Stories behind numbers: Real cost of road crashes

 Harish Nanjappa, in whose honour the Karnaraka government has launched a scheme to provide free treatment to road-crash victims.

Harish Nanjappa, in whose honour the Karnaraka government has launched a scheme to provide free treatment to road-crash victims.

A person lying with eyes tightly shut, blood gushing out of a wound on his body, colour draining, revealing cold blue veins, just became another statistic in the pandemic that road-crash deaths have become, with one death every 3.5 minutes.

Whether it is owing to a swell of smog on Yamuna Expressway or a pothole-ridden road in Bengaluru or a snake bend on a road in Himachal Pradesh, or a poorly driven tractor carrying passengers in the hinterlands of Uttar Pradesh, road-crash fatalities occur at an alarming pace every day. In 2001, about 80,000 people lost their lives in this manner. In 2016, the figure nearly doubled to over 1.5 lakh.

As a country, while we added around 22 million vehicles on our roads last year, we failed to protect the human beings whose lives these roads and vehicles are meant to improve. We often boast about India’s great demographic dividend, but are yet to take note that road crashes are the biggest hole in that dividend, wiping out the country’s most productive age group at an alarming rate. People in the age group of 18 to 45 accounted for two-thirds of all road-crash deaths last year.

A lifelong dent

But numbers alone cannot explain the gravity of the situation. Every statistic has a number of our fellow citizens attached to it. Every crash leaves a lifelong dent in the psyche of victims, if they are lucky to survive, and their loved ones. Most of us know what that feeling is like.

When Harish Nanjappa died on a Bengaluru street after writhing in pain for what seemed like an eternity and whispering to bystanders that his organs be donated, we could all feel the shock of his brutal death. The Karnataka government, too, took note and launched the Harish Santwana scheme in his name to provide free treatment to road-crash victims.

While this is a commendable step, another necessary priority to honour those killed in road crashes must be to prevent them in the first place. And despite having the third highest number of road crashes among all cities in India, Bengaluru is yet to take significant preventive action.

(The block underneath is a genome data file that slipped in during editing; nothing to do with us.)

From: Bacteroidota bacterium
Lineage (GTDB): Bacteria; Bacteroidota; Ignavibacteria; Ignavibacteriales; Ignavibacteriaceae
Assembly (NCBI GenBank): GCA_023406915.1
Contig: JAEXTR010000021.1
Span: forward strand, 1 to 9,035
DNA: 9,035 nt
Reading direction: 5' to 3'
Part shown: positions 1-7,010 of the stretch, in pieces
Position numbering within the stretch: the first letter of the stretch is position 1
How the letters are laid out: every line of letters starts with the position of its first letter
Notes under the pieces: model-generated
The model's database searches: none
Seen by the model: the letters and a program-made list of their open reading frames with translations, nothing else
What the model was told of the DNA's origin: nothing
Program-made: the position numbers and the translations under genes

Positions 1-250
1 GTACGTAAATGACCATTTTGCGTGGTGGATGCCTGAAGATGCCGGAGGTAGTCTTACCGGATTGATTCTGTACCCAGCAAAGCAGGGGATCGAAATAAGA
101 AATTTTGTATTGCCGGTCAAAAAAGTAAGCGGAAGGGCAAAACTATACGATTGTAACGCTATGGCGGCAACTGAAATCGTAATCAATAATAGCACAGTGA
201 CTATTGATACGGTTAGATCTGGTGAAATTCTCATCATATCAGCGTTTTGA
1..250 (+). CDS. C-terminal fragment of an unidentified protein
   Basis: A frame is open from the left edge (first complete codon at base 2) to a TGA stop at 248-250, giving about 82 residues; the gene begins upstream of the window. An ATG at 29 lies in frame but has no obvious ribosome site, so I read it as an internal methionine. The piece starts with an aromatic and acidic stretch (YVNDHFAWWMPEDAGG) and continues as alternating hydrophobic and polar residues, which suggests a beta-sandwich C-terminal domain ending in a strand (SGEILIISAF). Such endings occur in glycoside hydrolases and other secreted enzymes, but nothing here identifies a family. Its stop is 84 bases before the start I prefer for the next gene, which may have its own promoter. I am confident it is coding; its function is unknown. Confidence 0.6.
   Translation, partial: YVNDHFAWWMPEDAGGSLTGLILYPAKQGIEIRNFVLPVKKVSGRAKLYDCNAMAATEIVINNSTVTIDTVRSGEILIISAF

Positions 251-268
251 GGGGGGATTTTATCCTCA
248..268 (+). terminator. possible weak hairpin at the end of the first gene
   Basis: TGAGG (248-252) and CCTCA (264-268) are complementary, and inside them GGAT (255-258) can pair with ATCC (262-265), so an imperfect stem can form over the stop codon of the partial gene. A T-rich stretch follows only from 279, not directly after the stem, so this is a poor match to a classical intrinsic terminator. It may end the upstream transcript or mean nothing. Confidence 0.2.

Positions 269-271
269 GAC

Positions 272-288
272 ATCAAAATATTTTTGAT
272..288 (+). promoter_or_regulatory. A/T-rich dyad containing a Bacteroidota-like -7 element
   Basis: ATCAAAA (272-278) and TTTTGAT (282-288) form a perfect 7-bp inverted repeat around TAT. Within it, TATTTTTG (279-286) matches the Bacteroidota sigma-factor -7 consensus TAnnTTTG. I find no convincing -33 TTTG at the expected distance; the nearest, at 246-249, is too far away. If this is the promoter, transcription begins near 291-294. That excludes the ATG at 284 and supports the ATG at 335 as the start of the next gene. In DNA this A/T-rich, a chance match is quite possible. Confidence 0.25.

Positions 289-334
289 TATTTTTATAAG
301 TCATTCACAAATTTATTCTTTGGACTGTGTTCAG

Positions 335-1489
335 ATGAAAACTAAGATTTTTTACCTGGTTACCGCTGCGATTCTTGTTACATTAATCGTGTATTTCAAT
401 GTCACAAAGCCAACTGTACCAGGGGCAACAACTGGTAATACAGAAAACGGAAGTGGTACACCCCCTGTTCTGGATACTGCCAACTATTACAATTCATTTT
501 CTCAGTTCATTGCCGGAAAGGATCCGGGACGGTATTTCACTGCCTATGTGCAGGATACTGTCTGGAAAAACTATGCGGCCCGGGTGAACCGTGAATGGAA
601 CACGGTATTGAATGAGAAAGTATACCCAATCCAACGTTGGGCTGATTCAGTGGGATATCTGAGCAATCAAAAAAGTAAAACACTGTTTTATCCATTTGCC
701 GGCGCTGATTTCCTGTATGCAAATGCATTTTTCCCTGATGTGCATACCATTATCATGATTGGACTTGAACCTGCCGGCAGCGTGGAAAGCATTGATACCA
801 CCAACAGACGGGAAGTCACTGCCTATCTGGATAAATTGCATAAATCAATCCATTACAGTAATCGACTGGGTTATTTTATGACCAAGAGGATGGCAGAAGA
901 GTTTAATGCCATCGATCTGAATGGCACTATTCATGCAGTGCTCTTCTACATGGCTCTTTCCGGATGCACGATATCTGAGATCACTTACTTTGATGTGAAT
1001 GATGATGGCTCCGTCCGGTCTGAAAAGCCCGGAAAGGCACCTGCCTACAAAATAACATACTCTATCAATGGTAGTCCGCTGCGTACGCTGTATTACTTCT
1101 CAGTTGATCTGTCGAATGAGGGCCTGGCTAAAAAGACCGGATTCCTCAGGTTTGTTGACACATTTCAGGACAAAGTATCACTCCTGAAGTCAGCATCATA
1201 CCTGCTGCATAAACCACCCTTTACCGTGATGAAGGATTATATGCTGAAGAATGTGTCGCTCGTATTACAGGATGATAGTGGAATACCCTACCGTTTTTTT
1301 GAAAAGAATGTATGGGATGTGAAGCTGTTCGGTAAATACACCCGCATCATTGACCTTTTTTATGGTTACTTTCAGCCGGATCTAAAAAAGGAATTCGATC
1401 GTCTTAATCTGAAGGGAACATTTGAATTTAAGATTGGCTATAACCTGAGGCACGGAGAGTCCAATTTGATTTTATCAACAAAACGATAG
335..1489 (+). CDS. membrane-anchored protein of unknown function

Some of these would entail replacing RTOs with a more efficient and transparent driver licensing system, establishing minimum standards and warranties for road design, construction and maintenance, and segregating vulnerable road users such as pedestrians and cyclists from fast-moving motor vehicles. Recent efforts to improve footpaths in certain parts of Bengaluru must be extended to other parts of the city and arrangements made to ensure citizens are able to cross roads safely. At the moment, it is life threatening to attempt to cross a road in Bengaluru.

Changing the status quo

Today, we observe the World Day of Remembrance for Road Traffic Victims. People from different walks of life will come together to shine a light on the lives that were lost abruptly and violently in a crash. As someone who has lost a loved one to a road crash, I strongly believe that real remembrance for all the victims would be to challenge and change the status quo.

Results from different countries have proven that a mix of legislative action and building capacity for its enforcement are crucial first steps in any strategy to ensure safer roads. The Karnataka government must support the Motor Vehicles (Amendment) Bill, 2016, presently in Parliament, establish an implementation mechanism for the Good Samaritan Law brought last year through our PIL petition in the Supreme Court, and take decisive measures to curb corruption in licensing and enforcement. Only then Harish and many others like him who were lost in an untimely manner to preventable road crashes will be truly remembered and honoured.

(The writer is the CEO of SaveLIFE Foundation, a non-profit organisation committed to improving road safety and emergency medical care across India.)

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Printable version | Oct 3, 2022 10:26:15 am |